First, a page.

A Hollywood director most famous for a film about a boy who can communicate with the deceased produces a book revealing the "five keys" to unlocking educational equality for all.
You'll forgive me for fearing that this was going to be a car crash. M Night Shyamalan is not even a very good director: although his aforementioned 1999 film The Sixth Sense was a smash hit, he is also the man who gave us The Last Airbender.
The seemingly unlikely author was inspired to write the book when he glimpsed the US education gap for real in 2007, while scouting Philadelphia high schools for his film The Happening. The experience, he says, left him "invested in the struggles of education". And so, taking time out from his movie career, the self-styled "eternal optimist on steroids" sat down to write this really rather good book.
After all, as he notes in its acknowledgements, he had to do something to show his wife Bhavna that he is as clever now as he was when they met at college.
In a clunking twist worthy of one of Shyamalan's own films, I Got Schooled turns out to be one of the best crossover books on education I have read.
The first reason it works so well is that Shyamalan cares about research. In practice, this means that he paid an expert, James Richardson, now of the Education Endowment Foundation in England, to do a proper meta-analysis.
The book starts with a list of things that Shyamalan was broadly supportive of before looking at the data, but which he now accepts probably aren't the answer: for instance, reducing class sizes, and introducing voucher schemes and master's degrees for teachers. In each case, there is a proper discussion of the major research rather than a simple dismissal.
His "five keys" are pretty sensible, too. The first two seem indisputable: the importance of feedback for both students and staff, and strong instruction-focused leadership.
His other three are a little more contentious. Shyamalan advocates using teacher evaluation to remove poor performers, on the grounds that losing the odd good teacher by mistake is preferable to thousands of poor performers receiving "tenure" (permanent posts).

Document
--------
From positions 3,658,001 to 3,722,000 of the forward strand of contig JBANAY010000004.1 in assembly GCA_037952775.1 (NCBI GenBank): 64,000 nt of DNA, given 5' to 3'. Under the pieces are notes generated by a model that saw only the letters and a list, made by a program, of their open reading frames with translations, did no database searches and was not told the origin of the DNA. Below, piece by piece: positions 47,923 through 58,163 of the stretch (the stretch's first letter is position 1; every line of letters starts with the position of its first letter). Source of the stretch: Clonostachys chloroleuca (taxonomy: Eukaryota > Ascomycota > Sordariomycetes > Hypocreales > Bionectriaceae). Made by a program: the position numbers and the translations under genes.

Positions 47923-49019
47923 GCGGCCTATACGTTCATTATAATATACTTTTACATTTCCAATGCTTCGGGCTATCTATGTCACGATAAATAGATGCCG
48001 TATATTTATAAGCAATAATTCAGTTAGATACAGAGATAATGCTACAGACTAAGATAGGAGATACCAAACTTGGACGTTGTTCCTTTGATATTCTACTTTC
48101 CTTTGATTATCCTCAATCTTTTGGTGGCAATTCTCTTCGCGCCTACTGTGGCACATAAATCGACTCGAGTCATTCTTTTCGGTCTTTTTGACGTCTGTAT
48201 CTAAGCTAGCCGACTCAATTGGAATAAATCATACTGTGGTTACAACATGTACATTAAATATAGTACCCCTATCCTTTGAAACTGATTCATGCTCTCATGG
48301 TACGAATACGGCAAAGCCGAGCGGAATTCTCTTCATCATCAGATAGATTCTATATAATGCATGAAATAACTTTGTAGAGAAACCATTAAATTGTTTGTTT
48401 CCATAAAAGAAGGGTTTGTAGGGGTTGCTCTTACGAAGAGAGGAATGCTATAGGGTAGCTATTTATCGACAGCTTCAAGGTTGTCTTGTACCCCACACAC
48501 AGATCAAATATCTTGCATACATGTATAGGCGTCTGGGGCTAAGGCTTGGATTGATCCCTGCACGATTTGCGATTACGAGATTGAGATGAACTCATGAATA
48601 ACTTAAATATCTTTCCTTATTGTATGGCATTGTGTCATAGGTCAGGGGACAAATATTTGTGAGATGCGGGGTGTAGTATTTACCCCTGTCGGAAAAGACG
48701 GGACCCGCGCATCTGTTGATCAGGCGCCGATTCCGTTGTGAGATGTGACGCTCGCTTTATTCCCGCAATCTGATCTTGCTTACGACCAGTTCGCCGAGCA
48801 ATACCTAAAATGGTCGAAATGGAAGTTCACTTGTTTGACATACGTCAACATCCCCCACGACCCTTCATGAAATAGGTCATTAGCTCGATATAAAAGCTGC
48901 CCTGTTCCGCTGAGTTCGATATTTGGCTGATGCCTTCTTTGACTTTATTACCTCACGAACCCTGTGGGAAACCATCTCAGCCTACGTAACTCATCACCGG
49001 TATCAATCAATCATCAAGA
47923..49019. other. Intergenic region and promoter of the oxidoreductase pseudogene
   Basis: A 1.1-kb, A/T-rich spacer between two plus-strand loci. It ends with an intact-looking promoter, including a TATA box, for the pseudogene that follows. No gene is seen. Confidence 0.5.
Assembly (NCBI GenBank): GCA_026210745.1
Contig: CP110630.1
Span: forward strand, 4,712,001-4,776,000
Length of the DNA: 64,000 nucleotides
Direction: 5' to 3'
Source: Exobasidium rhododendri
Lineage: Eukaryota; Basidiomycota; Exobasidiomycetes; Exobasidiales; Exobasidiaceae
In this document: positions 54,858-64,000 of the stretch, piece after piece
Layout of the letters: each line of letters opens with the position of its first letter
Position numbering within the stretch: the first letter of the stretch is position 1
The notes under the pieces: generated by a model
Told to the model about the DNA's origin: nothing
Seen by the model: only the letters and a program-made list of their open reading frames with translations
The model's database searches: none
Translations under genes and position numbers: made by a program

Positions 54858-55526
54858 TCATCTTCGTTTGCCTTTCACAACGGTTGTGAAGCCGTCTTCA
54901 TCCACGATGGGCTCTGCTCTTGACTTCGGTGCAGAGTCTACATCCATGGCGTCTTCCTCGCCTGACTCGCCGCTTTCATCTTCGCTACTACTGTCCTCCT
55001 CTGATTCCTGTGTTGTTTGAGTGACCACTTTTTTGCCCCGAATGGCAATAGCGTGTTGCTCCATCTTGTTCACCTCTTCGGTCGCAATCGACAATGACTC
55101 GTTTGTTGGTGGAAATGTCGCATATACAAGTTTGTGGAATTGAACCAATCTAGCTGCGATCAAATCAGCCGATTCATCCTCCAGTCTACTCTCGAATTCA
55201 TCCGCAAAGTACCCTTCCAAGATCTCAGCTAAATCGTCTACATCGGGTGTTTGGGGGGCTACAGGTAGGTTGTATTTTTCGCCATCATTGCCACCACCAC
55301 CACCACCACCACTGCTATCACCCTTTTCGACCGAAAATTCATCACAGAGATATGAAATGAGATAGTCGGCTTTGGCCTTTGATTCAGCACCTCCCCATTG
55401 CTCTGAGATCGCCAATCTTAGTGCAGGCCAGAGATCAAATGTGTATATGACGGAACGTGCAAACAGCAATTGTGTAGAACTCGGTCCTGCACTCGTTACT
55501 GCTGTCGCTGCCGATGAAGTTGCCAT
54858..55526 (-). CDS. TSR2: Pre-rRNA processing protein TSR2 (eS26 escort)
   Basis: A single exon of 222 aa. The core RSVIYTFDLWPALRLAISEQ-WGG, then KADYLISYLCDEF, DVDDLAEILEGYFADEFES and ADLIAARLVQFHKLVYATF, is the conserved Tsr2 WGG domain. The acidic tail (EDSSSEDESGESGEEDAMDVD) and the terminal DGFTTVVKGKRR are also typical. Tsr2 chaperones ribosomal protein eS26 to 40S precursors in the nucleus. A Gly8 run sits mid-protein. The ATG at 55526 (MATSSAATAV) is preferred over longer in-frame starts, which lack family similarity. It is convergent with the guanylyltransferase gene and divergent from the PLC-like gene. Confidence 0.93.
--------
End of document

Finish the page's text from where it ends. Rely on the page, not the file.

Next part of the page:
He also argues for longer school days, pointing out that most of the studies that proved inconclusive on the issue did not specify that the extra time should be spent on instruction.
The last "key" - smaller schools - is probably his least convincing. You feel him straining to find the research to justify his intuitive preference for these.
The second reason why the book works is that the author makes a conscious effort to stand outside the deeply unhelpful reformers-versus-establishment paradigm that is even more embedded in the US debate than it is in the UK.
The director's discussion of the US's charter schools is beautifully nuanced: he acknowledges that, on average, charters don't perform any better than public schools, but he also notes that the most effective schools tend to be charters.
This doesn't really suit either side of the debate. Likewise, although Shyamalan supports the fairly aggressive use of teacher evaluations, he also argues against performance-related pay. The tone of the book throughout is of a slightly bewildered outsider wondering why everyone can't just stop throwing abuse and gather round for a calm discussion of the evidence.
Of course, it isn't flawless. The book focuses too closely on US research at the expense of international studies; and on the work of particular researchers, especially Eric Hanushek of Stanford University and Roland Fryer of Harvard, who are respected but not uncontroversial.
And, ultimately, Shyamalan is too much of a screenwriter to allow for the true messiness and complexity of education research. The "five keys" might be sensible but in his attempt to present a neat package of solutions he ignores plenty of other interventions with a strong evidence base. Nor does he have an answer for the biggest question of all: even if we know what works, how do we get everyone to do it?
Shyamalan praises US public charter chains such as the Knowledge is Power Program (Kipp) and Achievement First, which seem to be able to scale success across a small group of schools. But he offers no real suggestions for how to replicate this at a whole-system level. And, without that key, the door to educational equity will remain firmly locked.
Sam Freedman is director of research, evaluation and impact at Teach First in the UK and is a former policy adviser to education secretary Michael Gove. I Got Schooled: the unlikely story of how a moonlighting movie maker learned the five keys to closing America's education gap by M Night Shyamalan is published by Simon amp; Schuster
The first reason this book works so well is that Shyamalan cares about research.